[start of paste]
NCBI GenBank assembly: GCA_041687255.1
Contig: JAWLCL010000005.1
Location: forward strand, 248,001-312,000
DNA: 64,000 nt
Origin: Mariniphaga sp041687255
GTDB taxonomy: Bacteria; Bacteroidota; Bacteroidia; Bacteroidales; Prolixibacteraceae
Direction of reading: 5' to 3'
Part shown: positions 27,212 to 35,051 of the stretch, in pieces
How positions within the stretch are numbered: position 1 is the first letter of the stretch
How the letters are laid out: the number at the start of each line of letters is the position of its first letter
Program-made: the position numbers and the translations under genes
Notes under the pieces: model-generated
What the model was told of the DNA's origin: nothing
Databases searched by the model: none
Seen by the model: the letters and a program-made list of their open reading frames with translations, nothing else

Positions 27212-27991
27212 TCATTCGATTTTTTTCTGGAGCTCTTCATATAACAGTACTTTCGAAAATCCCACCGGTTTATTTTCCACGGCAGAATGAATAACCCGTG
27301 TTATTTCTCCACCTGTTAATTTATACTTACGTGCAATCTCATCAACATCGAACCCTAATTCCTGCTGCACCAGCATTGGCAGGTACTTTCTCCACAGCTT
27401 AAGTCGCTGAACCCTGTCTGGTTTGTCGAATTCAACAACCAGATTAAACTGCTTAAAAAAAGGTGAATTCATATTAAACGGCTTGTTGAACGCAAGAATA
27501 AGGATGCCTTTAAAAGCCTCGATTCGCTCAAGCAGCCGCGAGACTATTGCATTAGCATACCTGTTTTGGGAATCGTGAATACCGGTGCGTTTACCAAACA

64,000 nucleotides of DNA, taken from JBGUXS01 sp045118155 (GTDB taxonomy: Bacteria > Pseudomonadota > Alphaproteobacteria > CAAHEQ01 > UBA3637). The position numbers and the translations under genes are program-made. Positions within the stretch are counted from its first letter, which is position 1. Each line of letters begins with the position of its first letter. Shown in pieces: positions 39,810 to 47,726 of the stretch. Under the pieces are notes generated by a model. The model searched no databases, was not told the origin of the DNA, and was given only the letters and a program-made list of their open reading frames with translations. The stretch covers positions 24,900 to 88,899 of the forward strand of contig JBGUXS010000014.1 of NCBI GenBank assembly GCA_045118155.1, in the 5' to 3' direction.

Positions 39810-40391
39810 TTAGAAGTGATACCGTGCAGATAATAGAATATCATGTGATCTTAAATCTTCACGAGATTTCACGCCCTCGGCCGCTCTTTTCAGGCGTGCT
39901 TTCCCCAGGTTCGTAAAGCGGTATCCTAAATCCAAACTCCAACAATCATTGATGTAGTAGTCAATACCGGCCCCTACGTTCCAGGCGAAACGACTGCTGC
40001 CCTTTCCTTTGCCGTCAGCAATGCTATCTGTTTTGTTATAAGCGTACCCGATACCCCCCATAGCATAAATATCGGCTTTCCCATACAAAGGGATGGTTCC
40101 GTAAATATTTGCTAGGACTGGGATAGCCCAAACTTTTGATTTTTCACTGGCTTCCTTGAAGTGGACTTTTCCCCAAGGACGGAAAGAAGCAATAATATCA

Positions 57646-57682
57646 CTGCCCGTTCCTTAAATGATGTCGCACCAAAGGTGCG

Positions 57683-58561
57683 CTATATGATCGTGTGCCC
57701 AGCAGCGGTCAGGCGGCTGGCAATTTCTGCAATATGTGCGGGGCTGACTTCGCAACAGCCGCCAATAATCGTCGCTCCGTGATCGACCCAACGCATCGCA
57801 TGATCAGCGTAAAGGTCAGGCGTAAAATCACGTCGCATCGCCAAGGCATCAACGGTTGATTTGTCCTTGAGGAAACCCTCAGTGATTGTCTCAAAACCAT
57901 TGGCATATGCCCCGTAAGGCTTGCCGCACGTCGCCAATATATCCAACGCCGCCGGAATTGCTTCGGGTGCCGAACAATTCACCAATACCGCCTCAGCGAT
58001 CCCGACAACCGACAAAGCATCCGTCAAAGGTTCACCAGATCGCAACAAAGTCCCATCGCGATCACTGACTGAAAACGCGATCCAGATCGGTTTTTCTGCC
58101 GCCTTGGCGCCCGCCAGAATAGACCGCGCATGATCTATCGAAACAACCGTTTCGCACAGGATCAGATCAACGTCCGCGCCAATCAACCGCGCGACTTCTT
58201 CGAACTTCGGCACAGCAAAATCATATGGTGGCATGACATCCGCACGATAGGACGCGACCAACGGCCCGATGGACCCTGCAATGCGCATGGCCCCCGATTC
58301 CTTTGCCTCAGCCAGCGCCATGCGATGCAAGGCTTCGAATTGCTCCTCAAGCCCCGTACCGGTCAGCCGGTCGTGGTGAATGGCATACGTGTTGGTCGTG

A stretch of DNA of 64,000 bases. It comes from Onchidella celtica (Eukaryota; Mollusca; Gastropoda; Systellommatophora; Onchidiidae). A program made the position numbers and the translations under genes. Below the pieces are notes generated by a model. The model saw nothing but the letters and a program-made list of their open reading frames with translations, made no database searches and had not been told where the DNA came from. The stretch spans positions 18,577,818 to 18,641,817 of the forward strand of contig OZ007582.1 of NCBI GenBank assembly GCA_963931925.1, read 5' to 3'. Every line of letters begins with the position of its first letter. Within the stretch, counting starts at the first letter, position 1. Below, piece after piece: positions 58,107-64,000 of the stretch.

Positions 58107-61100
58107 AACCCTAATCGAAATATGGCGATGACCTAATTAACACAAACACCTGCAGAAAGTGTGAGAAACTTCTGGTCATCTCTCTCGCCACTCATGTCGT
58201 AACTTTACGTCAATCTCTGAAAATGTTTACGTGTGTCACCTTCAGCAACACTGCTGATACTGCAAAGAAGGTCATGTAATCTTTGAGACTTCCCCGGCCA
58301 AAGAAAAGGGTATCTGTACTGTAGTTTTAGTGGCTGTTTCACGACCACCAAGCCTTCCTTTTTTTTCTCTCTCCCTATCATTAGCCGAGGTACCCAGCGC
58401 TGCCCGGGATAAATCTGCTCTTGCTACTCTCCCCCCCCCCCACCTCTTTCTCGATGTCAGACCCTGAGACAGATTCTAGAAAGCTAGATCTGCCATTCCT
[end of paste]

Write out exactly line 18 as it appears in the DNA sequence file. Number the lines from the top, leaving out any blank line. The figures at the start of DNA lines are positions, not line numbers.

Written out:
27301 TTATTTCTCCACCTGTTAATTTATACTTACGTGCAATCTCATCAACATCGAACCCTAATTCCTGCTGCACCAGCATTGGCAGGTACTTTCTCCACAGCTT